The FBI and the Department of Justice under Attorney General Eric “Fast & Furious” Holder have issued a flyer that encourages us to spy on each other if we see “suspicious” activity in areas like Internet cafes. It’s all part of a program to “keep us safe” called “Communities Against Terrorism,” and it lists the use of basic tools like “anonymizers, portals or other means to shield IP address” as a sign that a person could be engaged in or supporting terrorist activity.

According to Public Intelligence, “The use of encryption is also listed as a suspicious activity along with steganography, the practice of using ‘software to hide encrypted data in digital photos’ or other media. In fact, the flyer recommends that anyone ‘overly concerned about privacy’ or attempting to ‘shield the screen from view of others’ should be considered suspicious and potentially engaged in terrorist activities.”

Whew! I feel safer. Don’t you? Or maybe YOU are a terrorist?

Now I don’t know for sure …

But purchasing and using this “tech protect bag” might get you on the FBI and DHS list as a “terrorist suspect.”

Which brings up another question about our privacy rights. Should you have the ability to delete online information about yourself? A good question and one the European Commission, the executive body for the European Union, is mulling as it proposes a strict set of privacy rules that included a “right to be forgotten.”

This sets up a natural tension between those who advocate for privacy versus others who want complete freedom of speech and information. So who might have the most at stake?

“Google and Facebook, which have built business models dependent on user data and could face multimillion-dollar fines for infractions,” according to this published report.

Where do you stand? More privacy for you, or complete and open cyber accessibility to anything about you?

Governments and regimes desperate and determined to control Internet

Last weekend we read yet another headline about a regime shutting down its citizens’ Internet access. The Daily Mail reported that Iran cut Internet links, leaving millions without email and social networks in the advent of the 33rd anniversary of the Islamic Revolution, rife with rumors of anti-government protests.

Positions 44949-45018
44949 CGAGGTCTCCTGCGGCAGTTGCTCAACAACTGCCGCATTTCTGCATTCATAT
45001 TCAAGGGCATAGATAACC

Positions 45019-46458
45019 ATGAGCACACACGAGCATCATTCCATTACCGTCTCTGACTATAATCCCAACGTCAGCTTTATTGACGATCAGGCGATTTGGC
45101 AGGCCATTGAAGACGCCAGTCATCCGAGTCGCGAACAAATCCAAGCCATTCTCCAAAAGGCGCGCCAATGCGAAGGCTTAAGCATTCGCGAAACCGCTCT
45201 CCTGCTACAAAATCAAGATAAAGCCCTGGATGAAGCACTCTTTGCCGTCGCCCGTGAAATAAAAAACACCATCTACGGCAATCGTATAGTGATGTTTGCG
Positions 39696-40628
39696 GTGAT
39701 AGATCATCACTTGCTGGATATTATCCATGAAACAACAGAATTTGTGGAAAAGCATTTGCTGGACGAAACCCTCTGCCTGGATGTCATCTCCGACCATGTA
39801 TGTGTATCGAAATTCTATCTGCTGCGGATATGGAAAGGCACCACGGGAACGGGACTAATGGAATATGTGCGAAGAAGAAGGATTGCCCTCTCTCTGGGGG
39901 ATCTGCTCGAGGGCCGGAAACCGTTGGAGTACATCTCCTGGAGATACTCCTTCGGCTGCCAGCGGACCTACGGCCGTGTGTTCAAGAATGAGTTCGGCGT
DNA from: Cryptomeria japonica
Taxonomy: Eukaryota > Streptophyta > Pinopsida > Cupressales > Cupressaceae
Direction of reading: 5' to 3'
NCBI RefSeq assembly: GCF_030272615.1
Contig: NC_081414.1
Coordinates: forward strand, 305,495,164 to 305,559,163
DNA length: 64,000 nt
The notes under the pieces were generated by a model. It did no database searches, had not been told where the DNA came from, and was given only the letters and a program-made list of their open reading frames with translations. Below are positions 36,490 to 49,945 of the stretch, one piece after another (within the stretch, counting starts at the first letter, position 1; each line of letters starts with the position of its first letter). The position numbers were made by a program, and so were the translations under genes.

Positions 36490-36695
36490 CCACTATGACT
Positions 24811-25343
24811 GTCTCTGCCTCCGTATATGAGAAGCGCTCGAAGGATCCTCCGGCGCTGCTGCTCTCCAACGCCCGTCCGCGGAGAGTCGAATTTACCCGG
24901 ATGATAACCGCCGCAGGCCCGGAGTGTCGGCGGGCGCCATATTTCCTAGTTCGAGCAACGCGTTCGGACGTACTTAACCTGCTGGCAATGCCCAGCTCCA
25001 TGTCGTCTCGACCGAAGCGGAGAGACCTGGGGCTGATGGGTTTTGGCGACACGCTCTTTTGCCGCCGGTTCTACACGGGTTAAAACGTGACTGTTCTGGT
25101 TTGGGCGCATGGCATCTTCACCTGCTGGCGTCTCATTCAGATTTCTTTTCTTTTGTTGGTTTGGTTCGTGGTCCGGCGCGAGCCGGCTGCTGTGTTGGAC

And in Saudi Arabia, a young Saudi journalist may be put to death by the kingdom’s top clerics for being an “apostate”, i.e. tweeting remarks about the Prophet Mohammed.

You might expect that Iran and other autocracies would control all means of citizen communication. After all, it’s what totalitarian regimes do. But what about when it’s our government, our elected representatives who seek to have the same power and capability?

The Daily Caller last week reported that congressional Democrats, led by Senate Majority Leader Harry Reid, continue to gnaw away like rodents at our Internet freedom of speech, seeking to grasp and control it with yet another newly introduced cyber bill that would broadly expand the authority of executive branch agencies.

“Following a recent anti-piracy legislative debacle with SOPA and PIPA, (Reid) will lead his second effort of 2012 to push Internet-regulating legislation, this time in the form of a new cybersecurity bill,” according to the Daily Caller. “Details about the bill remain shrouded in secrecy. Clues available to the public suggest that the bill might be stronger than President Barack Obama’s cybersecurity proposal, which was released in May 2011. Reid said that he would bring the bill — expected to come out of the Senate Homeland Security and Government Affairs Committee, chaired by Connecticut independent Sen. Joe Lieberman — to the floor during the first Senate work period of 2012.”

Folks, this is getting beyond critical mass. You really need to jump on your elected member of the Senate now and tell him or her what you expect them to do about this. And then you must make sure that if your Senator is unresponsive to your directive, you let him know you will work to replace him with a Senator who has the country’s best interests at heart and will uphold the First Amendment. Just do it.